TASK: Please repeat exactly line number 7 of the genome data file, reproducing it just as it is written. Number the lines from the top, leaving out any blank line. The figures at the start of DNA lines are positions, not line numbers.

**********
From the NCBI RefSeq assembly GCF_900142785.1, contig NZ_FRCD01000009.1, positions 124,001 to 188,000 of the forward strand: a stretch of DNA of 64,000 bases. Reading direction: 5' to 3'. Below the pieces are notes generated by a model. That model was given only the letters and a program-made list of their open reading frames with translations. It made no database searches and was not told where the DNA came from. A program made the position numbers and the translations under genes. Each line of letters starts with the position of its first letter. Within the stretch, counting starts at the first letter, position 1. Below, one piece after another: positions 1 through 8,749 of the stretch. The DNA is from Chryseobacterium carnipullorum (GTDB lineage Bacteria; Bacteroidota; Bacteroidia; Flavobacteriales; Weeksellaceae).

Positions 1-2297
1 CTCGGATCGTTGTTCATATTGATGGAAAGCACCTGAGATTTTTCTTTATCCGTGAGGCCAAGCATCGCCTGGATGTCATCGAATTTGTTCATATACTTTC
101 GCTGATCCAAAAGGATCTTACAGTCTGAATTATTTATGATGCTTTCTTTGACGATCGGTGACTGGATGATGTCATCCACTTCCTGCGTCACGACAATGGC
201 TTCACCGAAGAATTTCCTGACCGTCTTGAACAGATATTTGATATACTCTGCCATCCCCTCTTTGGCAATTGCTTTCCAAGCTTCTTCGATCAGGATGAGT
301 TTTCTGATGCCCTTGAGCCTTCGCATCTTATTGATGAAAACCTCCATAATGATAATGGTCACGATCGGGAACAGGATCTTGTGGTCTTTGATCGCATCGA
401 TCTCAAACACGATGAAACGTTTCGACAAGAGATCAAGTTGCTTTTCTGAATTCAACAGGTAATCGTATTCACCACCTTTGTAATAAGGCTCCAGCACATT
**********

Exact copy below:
401 TCTCAAACACGATGAAACGTTTCGACAAGAGATCAAGTTGCTTTTCTGAATTCAACAGGTAATCGTATTCACCACCTTTGTAATAAGGCTCCAGCACATT